Ok. Alright. So now it’s all making sense. I’ve posted 2 articles about this movie already, both times essentially apologizing for the thing. Now I don’t have to do that anymore. Here are the biggest and best changes/enhancements given to us by the REAL version of Batman v Superman: Dawn of Justice:
1) Lex Luthor’s grand plan.
The Lex character has been a hotbed of controversy since the trailers for BvS surfaced a couple years ago. He’s younger, he’s weirder and now he’s the Doomsday creator. That’s all still in the movie. However, the desert sequence / Superman incident in Africa is now fully realized as one of a many-pronged attack against Superman. The mercenaries, instead of shooting all the soldiers and motorcycling away, burn the bodies. And at the same time, it’s revealed the CIA has an entire mission – and 2 full teams – focused on these “terrorists,” which Lex uses to his advantage. His mercenaries kill every witness, then when the CIA shows up in the aftermath, all they know is that everything is on fire and that Superman was there. That’s it!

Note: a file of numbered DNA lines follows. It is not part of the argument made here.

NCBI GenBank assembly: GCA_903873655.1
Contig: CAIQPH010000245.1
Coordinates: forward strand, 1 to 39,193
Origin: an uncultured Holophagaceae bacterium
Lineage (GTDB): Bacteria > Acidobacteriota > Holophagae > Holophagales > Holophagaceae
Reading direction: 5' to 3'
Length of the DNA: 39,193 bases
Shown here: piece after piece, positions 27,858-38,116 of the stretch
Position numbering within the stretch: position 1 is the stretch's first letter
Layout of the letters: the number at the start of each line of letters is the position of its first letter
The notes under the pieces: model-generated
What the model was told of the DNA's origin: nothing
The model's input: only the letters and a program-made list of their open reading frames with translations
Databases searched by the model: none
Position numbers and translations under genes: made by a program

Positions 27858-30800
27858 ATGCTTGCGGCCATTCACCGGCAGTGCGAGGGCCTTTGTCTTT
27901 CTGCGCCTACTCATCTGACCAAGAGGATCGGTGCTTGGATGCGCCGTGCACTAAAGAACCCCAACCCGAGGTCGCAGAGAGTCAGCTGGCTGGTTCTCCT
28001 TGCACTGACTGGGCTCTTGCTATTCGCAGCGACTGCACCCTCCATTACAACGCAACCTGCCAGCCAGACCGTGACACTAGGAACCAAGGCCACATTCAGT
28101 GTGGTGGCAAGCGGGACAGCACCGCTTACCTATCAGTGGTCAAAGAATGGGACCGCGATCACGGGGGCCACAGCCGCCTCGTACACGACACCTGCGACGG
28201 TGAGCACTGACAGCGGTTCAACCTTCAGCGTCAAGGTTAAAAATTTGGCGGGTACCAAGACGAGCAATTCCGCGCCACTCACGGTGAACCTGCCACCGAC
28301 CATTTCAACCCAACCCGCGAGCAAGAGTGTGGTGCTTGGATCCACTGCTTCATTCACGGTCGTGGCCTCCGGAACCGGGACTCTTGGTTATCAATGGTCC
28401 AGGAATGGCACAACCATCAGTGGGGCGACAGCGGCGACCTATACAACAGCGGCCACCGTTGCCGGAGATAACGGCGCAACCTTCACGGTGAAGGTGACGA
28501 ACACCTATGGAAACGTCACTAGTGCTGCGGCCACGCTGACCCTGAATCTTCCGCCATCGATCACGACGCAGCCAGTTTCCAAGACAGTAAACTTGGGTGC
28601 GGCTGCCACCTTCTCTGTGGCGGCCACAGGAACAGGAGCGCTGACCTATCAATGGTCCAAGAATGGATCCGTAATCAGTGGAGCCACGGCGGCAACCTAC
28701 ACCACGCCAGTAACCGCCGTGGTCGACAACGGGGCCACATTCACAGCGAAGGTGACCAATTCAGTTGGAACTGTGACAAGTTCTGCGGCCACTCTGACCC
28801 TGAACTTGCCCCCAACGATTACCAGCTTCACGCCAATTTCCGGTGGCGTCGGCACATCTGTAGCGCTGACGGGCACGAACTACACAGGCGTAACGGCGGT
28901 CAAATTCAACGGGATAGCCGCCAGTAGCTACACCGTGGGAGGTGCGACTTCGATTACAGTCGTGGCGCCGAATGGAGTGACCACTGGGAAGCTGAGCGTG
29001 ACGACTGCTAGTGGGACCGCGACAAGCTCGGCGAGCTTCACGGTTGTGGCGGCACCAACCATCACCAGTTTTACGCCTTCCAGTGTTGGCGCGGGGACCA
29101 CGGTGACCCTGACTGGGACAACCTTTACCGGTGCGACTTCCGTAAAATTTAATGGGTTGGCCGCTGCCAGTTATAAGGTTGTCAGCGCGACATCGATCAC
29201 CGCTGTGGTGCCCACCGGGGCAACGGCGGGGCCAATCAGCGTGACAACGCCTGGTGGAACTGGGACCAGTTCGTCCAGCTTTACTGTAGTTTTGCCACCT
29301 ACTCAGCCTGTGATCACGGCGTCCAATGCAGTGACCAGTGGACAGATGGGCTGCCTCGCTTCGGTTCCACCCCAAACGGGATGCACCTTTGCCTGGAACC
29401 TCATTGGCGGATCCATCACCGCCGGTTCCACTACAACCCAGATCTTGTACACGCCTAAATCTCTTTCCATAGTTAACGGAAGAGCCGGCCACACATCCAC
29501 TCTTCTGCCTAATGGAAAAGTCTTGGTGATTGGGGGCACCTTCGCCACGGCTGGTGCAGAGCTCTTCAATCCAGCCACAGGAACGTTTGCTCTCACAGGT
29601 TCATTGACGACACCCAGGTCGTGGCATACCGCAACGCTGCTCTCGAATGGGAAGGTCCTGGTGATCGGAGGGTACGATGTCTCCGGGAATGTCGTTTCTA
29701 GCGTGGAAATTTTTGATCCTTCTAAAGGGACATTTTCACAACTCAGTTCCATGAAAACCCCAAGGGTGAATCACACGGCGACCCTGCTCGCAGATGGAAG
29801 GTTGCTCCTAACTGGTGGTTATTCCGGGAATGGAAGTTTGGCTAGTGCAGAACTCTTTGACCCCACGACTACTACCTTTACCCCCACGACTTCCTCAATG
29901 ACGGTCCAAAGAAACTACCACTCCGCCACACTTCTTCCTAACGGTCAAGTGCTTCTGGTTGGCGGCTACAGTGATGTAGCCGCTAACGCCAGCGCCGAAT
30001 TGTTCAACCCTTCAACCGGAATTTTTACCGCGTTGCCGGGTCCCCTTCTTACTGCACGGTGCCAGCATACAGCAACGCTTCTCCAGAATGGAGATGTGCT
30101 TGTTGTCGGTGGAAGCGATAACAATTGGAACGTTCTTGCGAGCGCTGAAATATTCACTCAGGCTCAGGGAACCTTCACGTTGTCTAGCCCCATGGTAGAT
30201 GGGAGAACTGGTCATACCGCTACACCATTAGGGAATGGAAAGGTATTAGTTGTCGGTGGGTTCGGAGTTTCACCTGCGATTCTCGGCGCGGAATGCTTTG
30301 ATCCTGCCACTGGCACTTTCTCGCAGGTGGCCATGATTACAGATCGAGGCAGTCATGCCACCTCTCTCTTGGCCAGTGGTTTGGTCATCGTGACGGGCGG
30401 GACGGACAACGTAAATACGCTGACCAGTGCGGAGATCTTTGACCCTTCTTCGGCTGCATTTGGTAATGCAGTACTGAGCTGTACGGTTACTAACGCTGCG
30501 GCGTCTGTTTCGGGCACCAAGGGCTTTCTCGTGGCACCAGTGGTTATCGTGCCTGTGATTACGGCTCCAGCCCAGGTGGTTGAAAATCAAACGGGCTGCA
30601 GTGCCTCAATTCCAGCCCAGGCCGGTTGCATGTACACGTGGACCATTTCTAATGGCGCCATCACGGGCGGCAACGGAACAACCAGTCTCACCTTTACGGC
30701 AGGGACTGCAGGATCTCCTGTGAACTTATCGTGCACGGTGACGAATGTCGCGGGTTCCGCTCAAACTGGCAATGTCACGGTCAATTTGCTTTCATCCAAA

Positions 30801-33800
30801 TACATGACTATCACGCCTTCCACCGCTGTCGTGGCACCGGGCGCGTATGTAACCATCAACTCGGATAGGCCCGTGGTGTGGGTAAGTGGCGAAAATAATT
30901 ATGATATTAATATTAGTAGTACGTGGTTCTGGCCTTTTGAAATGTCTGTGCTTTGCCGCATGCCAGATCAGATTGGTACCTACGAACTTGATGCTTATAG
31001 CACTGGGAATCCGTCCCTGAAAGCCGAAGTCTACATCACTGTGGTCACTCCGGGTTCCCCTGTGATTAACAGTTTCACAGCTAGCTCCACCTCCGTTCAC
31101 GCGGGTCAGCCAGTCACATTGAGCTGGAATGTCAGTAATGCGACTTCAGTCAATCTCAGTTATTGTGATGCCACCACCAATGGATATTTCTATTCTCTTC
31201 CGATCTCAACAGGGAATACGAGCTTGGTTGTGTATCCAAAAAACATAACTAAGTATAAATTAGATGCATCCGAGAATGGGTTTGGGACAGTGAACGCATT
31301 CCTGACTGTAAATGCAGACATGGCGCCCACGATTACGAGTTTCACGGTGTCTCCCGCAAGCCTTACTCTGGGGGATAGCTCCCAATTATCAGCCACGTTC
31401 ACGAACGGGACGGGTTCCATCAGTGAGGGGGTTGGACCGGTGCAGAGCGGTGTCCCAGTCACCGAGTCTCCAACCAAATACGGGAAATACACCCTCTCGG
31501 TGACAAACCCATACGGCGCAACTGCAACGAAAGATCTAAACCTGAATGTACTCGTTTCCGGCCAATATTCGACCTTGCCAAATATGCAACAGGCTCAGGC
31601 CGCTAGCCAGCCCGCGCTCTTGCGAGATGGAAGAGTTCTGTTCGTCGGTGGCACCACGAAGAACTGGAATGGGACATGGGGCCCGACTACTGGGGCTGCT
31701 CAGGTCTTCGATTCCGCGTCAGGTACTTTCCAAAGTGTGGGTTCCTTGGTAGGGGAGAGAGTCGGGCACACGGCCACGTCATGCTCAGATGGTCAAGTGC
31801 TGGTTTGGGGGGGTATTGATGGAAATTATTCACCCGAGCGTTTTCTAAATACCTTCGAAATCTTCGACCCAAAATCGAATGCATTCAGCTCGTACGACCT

There’s no question as to WHY they think Superman was involved. In the theatrical release, the soldiers were shot by Lex’s mercenaries. So it was a whole weird thing where Congressional hearings were taking place… I guess because everyone thought Superman shot the soldiers and flew away. It didn’t make sense. Obviously, right? Superman has no need for a gun.
It becomes clear throughout the film that Lex has manipulated absolutely everything around this event. I believe he was responsible for getting Lois Lane her media credentials, that the CIA then piggybacked on. Why? Because Lex knew Superman would arrive to save Lois. And that’s exactly what happened.